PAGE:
NARRAGANSETT, R.I. – August 18, 2009 – A University of Rhode Island marine geologist used highly sensitive x-ray techniques to analyze the oxidation of lava from the Earth’s mantle and has shed light on processes involved in the evolution of the planet.
URI Assistant Professor Katherine Kelley found that material from subduction zones – sites on the seafloor where tectonic plates have collided, forcing one plate beneath the other – are more oxidized than material from mid-ocean ridges where the plates are pulling apart.
The results of Kelley’s research were published in the July 31 issue of the journal Science.
“The cycling of oxygen at the Earth’s surface is central to the life and activity that takes place at the surface, but it is equally essential in the Earth’s mantle,” said Kelley. “The availability of oxygen to the mantle is in part controlled by the oxygen at the surface.”
Kelley said that this discovery is important because the availability of oxygen to the mantle controls what minerals are found there, how certain elements behave, and what kind of gasses might be expelled from volcanoes.
Kelley and her co-author Elizabeth Cottrell of the Smithsonian National Museum of Natural History use an analogy with rust to explain the process.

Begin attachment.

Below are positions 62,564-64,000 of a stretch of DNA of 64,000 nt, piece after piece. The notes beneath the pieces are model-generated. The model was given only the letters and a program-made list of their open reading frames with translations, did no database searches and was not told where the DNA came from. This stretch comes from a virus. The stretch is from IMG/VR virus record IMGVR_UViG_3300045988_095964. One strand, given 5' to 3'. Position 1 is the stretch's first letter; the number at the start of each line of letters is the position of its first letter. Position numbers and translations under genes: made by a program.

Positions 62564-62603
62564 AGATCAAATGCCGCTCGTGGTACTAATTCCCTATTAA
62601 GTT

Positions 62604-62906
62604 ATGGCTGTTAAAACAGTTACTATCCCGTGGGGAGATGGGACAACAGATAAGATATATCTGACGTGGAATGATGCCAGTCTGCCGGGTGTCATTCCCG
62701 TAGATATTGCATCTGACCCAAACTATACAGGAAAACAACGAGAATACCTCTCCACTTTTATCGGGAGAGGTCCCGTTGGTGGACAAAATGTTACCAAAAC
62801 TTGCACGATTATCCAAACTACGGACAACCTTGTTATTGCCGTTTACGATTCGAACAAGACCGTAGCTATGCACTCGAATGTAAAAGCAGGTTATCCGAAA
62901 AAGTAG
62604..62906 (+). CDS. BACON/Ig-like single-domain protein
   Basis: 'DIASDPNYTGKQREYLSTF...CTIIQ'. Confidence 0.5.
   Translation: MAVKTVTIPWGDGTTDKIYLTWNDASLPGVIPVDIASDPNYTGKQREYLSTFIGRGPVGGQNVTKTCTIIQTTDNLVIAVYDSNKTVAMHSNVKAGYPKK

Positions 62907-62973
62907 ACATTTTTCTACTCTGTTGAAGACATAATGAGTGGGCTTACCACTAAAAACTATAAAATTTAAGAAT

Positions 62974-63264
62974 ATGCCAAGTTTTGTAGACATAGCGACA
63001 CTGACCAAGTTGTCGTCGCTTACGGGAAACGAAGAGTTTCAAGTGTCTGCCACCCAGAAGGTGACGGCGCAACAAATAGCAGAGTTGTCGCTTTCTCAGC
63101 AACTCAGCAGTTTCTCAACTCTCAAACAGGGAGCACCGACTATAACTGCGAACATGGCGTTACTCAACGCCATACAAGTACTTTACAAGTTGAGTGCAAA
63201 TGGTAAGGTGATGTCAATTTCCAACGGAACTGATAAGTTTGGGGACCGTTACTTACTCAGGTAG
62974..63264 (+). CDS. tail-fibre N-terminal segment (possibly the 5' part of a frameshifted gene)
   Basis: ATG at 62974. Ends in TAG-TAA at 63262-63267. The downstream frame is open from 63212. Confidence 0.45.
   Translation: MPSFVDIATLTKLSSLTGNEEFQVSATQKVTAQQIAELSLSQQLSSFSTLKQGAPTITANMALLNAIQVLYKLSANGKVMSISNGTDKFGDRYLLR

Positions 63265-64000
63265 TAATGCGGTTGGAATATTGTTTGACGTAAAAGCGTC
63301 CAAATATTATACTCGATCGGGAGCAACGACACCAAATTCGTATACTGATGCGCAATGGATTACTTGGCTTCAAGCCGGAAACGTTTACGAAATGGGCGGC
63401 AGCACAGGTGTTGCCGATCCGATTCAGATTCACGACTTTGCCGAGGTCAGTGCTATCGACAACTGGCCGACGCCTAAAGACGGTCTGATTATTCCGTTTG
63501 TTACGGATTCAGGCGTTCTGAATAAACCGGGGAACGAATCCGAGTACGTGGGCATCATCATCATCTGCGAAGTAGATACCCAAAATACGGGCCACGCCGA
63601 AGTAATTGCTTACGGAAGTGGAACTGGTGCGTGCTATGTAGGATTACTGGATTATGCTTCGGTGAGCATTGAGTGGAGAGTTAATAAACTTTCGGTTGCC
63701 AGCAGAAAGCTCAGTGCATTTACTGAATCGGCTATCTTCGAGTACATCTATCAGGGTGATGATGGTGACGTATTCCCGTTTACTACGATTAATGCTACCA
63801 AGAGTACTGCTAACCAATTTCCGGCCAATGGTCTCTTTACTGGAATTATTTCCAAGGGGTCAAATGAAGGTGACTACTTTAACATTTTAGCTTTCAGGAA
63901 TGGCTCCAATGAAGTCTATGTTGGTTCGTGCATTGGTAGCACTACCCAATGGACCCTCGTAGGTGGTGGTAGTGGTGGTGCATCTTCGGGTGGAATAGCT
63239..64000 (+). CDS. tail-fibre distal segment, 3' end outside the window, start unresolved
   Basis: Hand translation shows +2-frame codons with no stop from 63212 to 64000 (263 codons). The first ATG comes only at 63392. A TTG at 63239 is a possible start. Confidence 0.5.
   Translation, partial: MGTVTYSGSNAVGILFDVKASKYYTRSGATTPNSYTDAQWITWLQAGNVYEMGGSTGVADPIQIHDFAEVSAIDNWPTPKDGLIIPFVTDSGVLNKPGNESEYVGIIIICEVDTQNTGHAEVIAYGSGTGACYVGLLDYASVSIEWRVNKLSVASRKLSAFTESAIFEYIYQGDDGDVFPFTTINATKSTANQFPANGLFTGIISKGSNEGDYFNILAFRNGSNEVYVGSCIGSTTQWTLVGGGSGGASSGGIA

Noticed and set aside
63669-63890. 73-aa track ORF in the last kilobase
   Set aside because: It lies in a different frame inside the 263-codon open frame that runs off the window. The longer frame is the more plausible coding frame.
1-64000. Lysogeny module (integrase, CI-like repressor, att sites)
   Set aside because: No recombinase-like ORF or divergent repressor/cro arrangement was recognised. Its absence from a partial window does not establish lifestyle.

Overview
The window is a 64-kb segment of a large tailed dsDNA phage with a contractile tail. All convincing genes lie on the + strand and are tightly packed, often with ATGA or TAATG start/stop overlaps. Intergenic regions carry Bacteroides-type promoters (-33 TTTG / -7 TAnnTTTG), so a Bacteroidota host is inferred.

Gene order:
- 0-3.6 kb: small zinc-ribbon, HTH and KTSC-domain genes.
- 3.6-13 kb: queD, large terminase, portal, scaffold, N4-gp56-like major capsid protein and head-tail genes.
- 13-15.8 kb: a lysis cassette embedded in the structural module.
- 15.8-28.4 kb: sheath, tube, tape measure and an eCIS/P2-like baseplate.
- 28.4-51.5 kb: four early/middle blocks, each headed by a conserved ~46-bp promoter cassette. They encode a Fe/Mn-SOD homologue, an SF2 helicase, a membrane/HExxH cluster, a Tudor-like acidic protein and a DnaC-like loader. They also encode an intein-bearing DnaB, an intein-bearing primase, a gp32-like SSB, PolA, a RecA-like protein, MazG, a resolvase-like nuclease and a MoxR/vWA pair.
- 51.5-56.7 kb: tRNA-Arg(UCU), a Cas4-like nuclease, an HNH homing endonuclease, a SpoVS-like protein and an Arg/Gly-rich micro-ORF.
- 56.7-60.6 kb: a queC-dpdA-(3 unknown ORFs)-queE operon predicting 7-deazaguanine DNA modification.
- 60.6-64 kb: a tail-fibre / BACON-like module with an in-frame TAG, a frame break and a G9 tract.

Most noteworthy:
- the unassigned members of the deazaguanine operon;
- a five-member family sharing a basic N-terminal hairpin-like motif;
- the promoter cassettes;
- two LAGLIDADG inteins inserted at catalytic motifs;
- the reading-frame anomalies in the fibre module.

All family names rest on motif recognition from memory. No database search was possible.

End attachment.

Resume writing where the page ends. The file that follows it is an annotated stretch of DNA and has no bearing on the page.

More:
At the surface, the oxidation of metals causes rust. In a similar way, the scientists said, when the oceanic crust interacts with the oxygen in seawater, the crust becomes rusted. At subduction zones, that rust is slowly carried into the Earth’s interior over millions of years in what Cottrell has described as “a rust conveyor belt.”
This discovery suggests that what takes place at the surface of the Earth probably influences what happens deep beneath the surface as well. It also contributes to a long-term debate about Earth’s evolution.
“Some scientists have argued that the availability of oxygen to the mantle hasn’t changed since the Earth was formed,” Kelley said. “But if plate tectonics carries rust into the mantle, as we have found, that process is adding oxygen to the mantle. We’ve linked plate tectonics to elevated oxidation levels in the mantle.”
To shed light on this phenomena, Kelley and Cottrell used a new analytical technique called micro x-ray absorption near-edge structure spectroscopy to determine the oxidation state of the lavas. Using this technique, they shined a narrow x-ray beam into tiny crystals from the Earth’s mantle that contain naturally-formed glass from the early histories of magmas, in which are found dissolved gases from volcanic eruptions. By analyzing the glass they determined the oxidation state of iron in lavas from different tectonic settings and related it to the dissolved gases, which are elevated in subduction zone magmas.
The next step in the scientists’ research is to expand their analysis to include lava samples from locations other than subduction zones or mid-ocean ridges, like mantle hotspots around Hawaii and Samoa.
“These are important processes to understand, but they are hard to get a clear picture of because they take place over such long periods of time,” Kelley said. “It’s one piece of the big puzzle of Earth’s evolution and how it continues to change.”
This research was funded by grants from the National Science Foundation and the U.S. Department of Energy.